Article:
Is your team building a cathedral?

There are several versions of this story about three stonemasons and several ways to interpret its timeless lessons, and we’ll leave the interpretation up to you.

But here’s the story.

Once upon a time, a man came across three stonemasons and asked them what they were doing.

The first stonemason said that he had the hardest job in the world. “Every day I have to move around huge stones to make a living.” He was simply doing a day’s work for a day’s pay.

The second one did not complain as much and seemed focused on his work. When the passenger asked him what he was doing, he replied “I’m earning a living by doing my best job at cutting stones in the entire county. Although, the work is hard, I’m satisfied with what I do and I earn enough to feed my family.”

The stonemason believed in a drive for quality and results. His world was competitive, measuring himself against the “whole county” as the story has it. Yet, this stonemason failed to see that there would be no stones to cut if there were not a community building a cathedral.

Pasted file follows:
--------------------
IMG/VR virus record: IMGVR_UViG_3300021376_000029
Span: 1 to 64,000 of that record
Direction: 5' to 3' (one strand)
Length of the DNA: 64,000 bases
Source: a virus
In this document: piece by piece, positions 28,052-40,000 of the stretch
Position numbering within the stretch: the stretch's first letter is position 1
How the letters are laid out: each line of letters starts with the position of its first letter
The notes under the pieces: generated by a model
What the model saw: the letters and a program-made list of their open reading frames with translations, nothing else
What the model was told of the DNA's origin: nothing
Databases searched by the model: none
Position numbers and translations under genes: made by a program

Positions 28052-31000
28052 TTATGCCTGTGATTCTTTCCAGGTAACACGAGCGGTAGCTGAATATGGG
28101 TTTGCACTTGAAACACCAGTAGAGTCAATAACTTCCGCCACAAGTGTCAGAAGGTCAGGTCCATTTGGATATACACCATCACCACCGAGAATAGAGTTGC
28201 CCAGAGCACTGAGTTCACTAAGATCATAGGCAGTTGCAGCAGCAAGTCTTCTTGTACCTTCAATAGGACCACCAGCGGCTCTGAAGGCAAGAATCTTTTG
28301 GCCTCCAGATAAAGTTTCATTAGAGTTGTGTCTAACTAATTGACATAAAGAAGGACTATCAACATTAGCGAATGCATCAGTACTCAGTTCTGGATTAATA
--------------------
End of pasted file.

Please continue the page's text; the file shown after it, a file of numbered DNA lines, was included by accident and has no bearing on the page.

When the passenger met the third mason, he noticed that the man had sweat and dust on him but looked happy and was singing a cheerful song. The traveller asked “What are you doing?” The stonemason looked up with a visionary gleam in his eyes and said, “Can’t you see? I am building a cathedral.”

The third stonemason clearly embraced a broader vision. The work of stonecutting was to him part of a far larger undertaking, a dream to be realised.

This story, made famous by Peter F Drucker in his book from 1954, ‘The Practice of Management’, remains a powerful illustrations of the challenges faced by leaders: how do you create the environment within which your people are motivated to reach beyond the task and connect with the broader vision?

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